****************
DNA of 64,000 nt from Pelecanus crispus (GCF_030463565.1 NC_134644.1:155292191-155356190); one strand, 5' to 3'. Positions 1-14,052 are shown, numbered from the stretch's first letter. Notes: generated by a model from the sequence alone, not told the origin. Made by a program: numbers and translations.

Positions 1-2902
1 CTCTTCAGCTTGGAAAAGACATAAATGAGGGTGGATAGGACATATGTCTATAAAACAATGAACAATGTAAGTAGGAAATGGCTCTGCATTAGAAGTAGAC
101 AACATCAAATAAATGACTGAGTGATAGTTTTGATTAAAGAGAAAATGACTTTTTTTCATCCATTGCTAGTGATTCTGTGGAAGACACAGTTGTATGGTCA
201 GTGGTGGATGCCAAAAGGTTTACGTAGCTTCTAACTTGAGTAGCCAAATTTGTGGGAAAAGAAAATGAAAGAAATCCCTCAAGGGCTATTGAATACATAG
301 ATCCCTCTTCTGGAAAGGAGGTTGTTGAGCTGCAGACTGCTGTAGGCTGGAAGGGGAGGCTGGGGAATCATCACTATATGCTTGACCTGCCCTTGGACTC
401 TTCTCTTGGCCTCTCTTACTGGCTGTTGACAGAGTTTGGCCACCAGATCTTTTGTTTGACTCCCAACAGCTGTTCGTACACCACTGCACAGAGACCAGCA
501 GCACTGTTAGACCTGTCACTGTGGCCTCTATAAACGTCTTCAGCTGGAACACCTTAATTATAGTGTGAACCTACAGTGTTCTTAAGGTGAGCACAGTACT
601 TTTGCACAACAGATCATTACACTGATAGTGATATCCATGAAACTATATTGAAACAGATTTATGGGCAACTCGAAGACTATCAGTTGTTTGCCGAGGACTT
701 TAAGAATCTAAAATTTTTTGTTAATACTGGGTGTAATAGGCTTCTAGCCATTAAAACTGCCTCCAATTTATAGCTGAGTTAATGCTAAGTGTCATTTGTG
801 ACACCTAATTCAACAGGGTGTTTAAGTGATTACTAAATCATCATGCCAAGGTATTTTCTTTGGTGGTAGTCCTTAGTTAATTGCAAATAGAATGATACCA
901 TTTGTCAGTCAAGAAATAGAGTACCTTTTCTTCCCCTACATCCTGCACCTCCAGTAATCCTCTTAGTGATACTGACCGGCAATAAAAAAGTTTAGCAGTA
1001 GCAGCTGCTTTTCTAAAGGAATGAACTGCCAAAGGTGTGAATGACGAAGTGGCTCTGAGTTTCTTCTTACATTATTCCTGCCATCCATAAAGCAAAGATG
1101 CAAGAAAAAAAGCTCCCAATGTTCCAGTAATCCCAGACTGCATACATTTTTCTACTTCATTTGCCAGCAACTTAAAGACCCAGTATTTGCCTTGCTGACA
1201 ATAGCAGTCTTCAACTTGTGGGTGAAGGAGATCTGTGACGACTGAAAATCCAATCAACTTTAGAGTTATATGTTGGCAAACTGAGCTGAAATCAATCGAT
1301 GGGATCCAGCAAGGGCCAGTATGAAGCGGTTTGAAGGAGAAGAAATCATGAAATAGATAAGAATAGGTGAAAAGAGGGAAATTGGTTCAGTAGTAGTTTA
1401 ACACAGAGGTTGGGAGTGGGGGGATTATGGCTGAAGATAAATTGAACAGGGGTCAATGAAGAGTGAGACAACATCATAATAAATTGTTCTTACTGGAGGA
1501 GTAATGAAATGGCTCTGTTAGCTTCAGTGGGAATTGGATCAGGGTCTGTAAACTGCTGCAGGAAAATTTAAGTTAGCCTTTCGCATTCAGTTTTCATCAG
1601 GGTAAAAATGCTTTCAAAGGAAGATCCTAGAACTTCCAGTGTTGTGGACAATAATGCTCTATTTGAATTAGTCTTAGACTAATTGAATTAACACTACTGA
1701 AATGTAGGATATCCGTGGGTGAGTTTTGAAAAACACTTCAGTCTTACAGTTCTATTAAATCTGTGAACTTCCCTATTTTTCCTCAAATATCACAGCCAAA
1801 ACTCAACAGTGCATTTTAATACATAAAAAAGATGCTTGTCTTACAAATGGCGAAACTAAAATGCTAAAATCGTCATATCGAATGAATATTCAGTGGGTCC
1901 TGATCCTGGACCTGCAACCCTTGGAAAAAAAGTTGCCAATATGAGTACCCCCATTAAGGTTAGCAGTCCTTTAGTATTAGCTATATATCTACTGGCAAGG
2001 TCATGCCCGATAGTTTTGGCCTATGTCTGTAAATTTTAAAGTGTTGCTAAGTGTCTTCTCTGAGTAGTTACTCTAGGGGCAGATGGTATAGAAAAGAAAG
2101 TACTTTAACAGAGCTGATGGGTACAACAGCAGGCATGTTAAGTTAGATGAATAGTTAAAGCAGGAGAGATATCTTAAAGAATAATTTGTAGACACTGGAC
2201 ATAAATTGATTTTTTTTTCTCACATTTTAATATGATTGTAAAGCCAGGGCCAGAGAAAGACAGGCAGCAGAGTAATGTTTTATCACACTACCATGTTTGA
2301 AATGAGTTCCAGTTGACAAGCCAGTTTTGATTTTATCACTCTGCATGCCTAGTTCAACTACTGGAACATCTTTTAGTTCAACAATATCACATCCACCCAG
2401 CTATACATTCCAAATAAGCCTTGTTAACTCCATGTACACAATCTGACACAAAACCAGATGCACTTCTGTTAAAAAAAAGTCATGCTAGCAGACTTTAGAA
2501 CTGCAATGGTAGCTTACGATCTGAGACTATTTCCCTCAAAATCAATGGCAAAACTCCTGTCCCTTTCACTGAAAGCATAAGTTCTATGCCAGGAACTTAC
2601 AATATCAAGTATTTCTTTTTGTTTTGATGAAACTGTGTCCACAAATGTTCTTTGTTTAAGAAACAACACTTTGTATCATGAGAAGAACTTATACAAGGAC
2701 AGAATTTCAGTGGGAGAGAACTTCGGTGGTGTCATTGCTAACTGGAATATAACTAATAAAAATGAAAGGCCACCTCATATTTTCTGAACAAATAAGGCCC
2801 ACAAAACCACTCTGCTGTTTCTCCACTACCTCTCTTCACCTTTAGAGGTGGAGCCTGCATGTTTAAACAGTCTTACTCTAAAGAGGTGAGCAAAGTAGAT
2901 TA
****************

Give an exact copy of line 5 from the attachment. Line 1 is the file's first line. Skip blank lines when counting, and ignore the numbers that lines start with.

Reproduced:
201 GTGGTGGATGCCAAAAGGTTTACGTAGCTTCTAACTTGAGTAGCCAAATTTGTGGGAAAAGAAAATGAAAGAAATCCCTCAAGGGCTATTGAATACATAG